County’s four districts debate grades on state report card


After receiving final results of the state’s 2014-15 report card, three of the county’s school districts are downplaying the value of the data while the other is crowing over its results.

Although Big Walnut, Buckeye Valley and Delaware City all received some A’s, each also had at least one F grade. However, Olentangy’s lowest grade was a C amid mostly A’s. Olentangy received the best scores in central Ohio.

Part 1 of the report card was released on Jan. 14. Measured were: K-3 literacy (whether students learning to read through third grade — not all districts needed measuring); “Prepared for Success” (whether graduates are ready for college or a career), and graduation rate. Part 2 of the report card was released on Thursday. Measured were: Achievement (on state tests); value-added progress (for students in math and reading in grades 4-8); and “Gap Closing” (whether all students are succeeding).

Component grades, which gives a single grade for items like achievement and progress, will be issued in 2016; and overall district grades will be issued in 2018.

Another component for each district, financial data (including how much is spent on each student), was not given a grade. Olentangy said it spends $9,699 per student, compared to the state average of $10,912.

Here is a summary of how the districts fared:

Big Walnut Local Schools

Achievement — Performance Index: 79.8 percent, or a C grade; Indicators Met: 97 percent, A

Gap Closing – Annual Measurable Objectives: 77.8 percent, C

K-3 Literacy Improvement: 49 percent, C

Value-added progress: Overall, F; Gifted, F; Lowest 20 percent in achievement, F; Students with disabilities, F

Graduation rate: 97.3 percent of students graduated in four years, A; 95.5 percent of students graduated in 5 years, A

The Sunbury News reported on Thursday that director of academic achievement Jen Young said the data was released nine months after students took the tests.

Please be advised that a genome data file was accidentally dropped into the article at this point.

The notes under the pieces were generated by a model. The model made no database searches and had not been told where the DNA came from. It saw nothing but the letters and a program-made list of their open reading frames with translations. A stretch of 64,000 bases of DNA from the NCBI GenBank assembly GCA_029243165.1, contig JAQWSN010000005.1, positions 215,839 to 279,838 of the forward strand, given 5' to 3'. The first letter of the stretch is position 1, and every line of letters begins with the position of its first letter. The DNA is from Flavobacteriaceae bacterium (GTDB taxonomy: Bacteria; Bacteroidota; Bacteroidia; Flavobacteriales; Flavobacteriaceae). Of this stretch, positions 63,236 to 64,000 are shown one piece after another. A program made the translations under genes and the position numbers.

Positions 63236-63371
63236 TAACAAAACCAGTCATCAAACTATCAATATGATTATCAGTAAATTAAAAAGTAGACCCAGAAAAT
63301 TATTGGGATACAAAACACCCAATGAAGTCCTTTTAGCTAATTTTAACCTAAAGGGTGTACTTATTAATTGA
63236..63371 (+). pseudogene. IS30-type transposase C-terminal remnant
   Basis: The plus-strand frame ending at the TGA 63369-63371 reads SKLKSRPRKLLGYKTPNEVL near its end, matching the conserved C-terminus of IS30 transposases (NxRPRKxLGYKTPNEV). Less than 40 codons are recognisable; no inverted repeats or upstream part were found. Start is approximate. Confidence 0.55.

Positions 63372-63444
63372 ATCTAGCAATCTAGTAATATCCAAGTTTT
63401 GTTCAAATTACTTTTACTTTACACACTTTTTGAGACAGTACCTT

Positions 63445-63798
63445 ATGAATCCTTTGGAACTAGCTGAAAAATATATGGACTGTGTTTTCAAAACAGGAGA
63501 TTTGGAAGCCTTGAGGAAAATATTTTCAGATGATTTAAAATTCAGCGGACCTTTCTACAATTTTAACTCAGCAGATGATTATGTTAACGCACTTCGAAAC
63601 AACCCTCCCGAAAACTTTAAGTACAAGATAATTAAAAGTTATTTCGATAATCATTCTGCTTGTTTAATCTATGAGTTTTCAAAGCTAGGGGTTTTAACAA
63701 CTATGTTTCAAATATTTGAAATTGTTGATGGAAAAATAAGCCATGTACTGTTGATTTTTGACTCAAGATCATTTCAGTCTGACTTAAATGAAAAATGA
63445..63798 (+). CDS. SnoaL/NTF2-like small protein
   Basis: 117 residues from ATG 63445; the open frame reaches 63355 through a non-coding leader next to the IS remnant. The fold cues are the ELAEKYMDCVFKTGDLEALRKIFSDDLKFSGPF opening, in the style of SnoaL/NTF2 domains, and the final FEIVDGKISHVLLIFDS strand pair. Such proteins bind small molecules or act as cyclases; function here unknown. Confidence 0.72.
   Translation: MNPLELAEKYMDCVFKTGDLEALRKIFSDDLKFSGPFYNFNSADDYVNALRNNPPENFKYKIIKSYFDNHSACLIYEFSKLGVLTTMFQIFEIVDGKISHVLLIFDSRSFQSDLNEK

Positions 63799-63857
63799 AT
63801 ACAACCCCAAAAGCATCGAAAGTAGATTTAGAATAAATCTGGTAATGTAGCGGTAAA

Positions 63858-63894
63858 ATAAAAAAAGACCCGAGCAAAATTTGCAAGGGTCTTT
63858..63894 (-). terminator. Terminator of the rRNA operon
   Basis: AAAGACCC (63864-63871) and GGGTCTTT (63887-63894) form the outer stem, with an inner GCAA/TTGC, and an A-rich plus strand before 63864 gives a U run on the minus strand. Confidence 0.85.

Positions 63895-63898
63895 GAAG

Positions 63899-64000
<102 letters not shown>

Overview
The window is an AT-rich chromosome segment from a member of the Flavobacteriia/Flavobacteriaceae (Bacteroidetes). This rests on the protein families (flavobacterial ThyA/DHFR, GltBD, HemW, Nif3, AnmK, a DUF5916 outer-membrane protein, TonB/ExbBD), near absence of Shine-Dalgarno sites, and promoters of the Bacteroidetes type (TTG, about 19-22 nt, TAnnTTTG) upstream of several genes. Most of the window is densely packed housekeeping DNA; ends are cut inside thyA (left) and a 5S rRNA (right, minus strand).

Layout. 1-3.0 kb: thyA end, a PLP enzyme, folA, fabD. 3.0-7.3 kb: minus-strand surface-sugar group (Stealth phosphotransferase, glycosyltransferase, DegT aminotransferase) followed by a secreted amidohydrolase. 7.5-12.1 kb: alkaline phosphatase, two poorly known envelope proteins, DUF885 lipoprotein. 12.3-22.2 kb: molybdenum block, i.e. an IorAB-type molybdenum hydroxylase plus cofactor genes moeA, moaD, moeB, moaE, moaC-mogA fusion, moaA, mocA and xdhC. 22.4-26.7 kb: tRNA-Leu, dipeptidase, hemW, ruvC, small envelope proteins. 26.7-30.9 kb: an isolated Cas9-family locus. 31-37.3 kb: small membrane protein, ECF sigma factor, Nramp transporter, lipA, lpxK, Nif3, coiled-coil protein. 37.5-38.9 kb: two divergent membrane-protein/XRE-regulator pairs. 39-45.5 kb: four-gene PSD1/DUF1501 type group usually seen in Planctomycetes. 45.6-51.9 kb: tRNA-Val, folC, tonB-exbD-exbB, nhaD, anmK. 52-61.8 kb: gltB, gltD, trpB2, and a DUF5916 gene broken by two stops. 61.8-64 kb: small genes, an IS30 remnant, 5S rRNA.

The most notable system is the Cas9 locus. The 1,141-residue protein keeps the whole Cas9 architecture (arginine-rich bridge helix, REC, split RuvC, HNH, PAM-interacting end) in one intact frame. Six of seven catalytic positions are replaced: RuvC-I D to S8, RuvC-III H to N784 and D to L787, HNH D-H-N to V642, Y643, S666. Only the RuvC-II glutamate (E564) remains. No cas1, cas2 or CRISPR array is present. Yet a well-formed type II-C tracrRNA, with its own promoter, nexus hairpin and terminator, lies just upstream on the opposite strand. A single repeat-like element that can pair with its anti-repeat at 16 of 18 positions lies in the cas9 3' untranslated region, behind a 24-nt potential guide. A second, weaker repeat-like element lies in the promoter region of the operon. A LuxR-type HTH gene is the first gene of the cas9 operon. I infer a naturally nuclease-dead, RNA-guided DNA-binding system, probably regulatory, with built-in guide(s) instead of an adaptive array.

“Because of this extreme time lag, it makes it difficult for us to use the data in a meaningful way to guide instruction,” Young said. “Due to the changes in tests, it will be several years before the state gives us any data that we can compare over time.”

“While we certainly welcome assessment data that helps us guide instruction, we do not feel that the data from the latest report card, which is now being delivered a year after the fact, is very helpful in terms of driving instruction,” Superintendent Angie Pollock told The Gazette. “We also feel that the constant changes in the format have yielded results that are not consistent with what we’ve seen over the last few years. Since we know that we didn’t suddenly get students or teachers, the variable there is the test itself. Frankly, we put very little stock with those scores.”

The value-added and K-3 measures don’t reflect what’s going on in the district, she said.

“We’re actually putting together a quality profile like Olentangy and several other districts do, where we can report some of these other measures, so that we’re not relying on one test from the state that legislators themselves have said is flawed.”

She said she is asking parents to urge their legislators for a fair assessment program that doesn’t detract from instructional time.

Buckeye Valley Local

Achievement — Performance Index, 79.8 percent, C; Indicators Met, 97 percent, A

Gap Closing — Annual Measurable Objectives, 55.6 percent, F

K-3 Literacy, not rated

Value-added progress: Overall, A; Gifted, B; Lowest 20 percent in achievement, C; Students with disabilities, C

Graduation rate: 90.9 percent of students graduated in four years, B; 95.2 percent of students graduated in five years, A

“Overall, I was pleased with how we did at Buckeye Valley. It reaffirms that we’re moving in the right direction,” said Superintendent Andrew Miller. “I was especially excited about the overall value-added grade of an A. Above all else, that helps us to show that our kids are exceeding what would be expected of their growth each year, and that’s a really good thing for our district. We’re going to need to do our homework on the Annual Measurable Objectives. That is a difficult metric.”